Sonam Wange, a student of class six from the government-run school at Singchung, Arunachal Pradesh, is busy cutting paper feathers for a bird mask. He is one of many students at the local nature camp, conducted by the Shergaon Forest Division, and held every October since 2011. Through exercises that combine art and science, the camp helps participants like Sonam explore and understand the forest around them — and scientific researchers like me, interact with students and we exchange valuable information through our learnings. So far, a 150 local teachers and 500 students have enrolled in the weeklong sessions.
Sinchung village is located in the West Kameng district of Arunachal Pradesh, around 40 km from the famous Eaglenest Wildlife Sanctuary. It is a place of immense natural beauty, and a hotspot for diversity, especially birds. In fact, research has shown that on a 1,000 km2-scale, the region centred around Eaglenest is second only to the eastern slope of the Andes in South America, in terms of bird diversity. But there is one bird in particular, for which the village is known: the little bugun liocichla, with its mostly greyish green plumage, with accents of yellow and crimson.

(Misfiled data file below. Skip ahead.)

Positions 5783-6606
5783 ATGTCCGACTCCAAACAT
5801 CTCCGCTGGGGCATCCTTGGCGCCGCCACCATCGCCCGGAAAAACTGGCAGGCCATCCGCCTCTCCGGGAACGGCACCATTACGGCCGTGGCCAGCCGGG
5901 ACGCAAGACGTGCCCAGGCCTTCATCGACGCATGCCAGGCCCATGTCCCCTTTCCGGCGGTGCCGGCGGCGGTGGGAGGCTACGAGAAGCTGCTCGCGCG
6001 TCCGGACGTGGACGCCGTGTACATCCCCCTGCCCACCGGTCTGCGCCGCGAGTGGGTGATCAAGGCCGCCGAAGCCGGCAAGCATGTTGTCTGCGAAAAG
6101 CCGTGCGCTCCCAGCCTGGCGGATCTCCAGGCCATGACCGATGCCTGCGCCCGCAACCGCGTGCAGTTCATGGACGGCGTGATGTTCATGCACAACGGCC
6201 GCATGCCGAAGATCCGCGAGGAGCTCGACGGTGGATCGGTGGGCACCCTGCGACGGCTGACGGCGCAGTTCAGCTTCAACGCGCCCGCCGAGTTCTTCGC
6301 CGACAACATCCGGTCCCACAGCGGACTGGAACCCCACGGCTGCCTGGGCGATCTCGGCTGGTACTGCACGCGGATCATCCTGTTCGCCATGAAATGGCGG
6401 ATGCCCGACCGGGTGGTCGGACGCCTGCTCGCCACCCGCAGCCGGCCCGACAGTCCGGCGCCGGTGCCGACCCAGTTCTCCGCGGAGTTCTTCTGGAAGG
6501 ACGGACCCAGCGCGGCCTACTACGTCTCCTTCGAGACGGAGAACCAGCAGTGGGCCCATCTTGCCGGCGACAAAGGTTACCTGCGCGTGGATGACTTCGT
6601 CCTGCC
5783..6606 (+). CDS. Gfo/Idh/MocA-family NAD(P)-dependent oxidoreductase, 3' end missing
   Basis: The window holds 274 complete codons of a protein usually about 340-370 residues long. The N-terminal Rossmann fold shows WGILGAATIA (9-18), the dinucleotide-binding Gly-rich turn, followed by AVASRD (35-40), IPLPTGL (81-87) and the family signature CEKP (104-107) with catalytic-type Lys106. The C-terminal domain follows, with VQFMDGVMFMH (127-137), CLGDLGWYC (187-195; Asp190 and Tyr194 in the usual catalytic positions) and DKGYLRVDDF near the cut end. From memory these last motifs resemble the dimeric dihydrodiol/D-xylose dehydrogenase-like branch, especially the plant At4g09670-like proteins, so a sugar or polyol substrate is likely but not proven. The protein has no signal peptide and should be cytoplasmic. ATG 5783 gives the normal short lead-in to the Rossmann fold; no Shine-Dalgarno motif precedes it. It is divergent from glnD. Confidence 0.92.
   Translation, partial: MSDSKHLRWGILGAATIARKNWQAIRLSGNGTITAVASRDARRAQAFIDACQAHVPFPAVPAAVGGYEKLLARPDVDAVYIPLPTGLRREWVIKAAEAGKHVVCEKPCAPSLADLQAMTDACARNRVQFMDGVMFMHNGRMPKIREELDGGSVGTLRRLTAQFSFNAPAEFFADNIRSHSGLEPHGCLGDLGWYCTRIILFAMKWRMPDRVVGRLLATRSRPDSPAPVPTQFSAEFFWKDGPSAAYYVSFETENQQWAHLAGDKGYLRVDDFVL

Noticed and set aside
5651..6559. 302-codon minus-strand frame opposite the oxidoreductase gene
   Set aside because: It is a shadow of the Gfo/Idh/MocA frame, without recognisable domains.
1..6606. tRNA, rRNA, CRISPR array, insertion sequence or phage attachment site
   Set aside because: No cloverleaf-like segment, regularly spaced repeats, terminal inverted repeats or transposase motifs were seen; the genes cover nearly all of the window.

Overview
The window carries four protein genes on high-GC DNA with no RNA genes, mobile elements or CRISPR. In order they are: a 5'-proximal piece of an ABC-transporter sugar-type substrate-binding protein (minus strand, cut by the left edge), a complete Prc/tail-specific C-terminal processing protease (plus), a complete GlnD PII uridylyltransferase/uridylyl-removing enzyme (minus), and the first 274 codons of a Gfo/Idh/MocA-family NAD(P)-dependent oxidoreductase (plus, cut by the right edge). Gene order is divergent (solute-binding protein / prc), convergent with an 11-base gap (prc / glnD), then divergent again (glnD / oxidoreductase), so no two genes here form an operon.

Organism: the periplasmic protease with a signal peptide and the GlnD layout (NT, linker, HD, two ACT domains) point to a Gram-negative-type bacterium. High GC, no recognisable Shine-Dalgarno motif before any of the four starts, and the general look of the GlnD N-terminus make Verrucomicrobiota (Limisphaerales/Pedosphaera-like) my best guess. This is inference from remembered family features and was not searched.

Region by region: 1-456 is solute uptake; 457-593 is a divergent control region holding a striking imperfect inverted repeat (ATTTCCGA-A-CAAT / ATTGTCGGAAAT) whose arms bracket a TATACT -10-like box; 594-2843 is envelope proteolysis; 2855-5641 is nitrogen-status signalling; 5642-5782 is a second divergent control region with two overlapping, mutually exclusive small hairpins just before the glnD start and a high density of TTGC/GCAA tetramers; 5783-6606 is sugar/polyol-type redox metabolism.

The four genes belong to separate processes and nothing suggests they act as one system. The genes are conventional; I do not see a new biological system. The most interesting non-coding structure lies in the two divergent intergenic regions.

For it is here, in the forests owned by Sinchung, that the small, passerine bird was discovered in 2006. Back then, Dr Ramana Athreya and his team were documenting the biodiversity of the area, and exploring its potential for bird-based tourism. It was my first year as a volunteer, and conservation activities in the region were still at a nascent stage. The most important finding that year, was the classification of the bugun liocichla. It was the first bird to be discovered since India’s independence, and the species that put these forests on the global bird-tourism map.
It was a conservation game-changer for the area. Dr Athreya named the bird in honour of the Bugun people, whose forests this bird was found in. The Buguns are an indigenous community with a population of about 2,000 people, spread across 12 villages that are dotted outside the forests of Eaglenest Wildlife Sanctuary. Sinchung in particular, is significant because the bird was discovered in the village’s community-owned forest.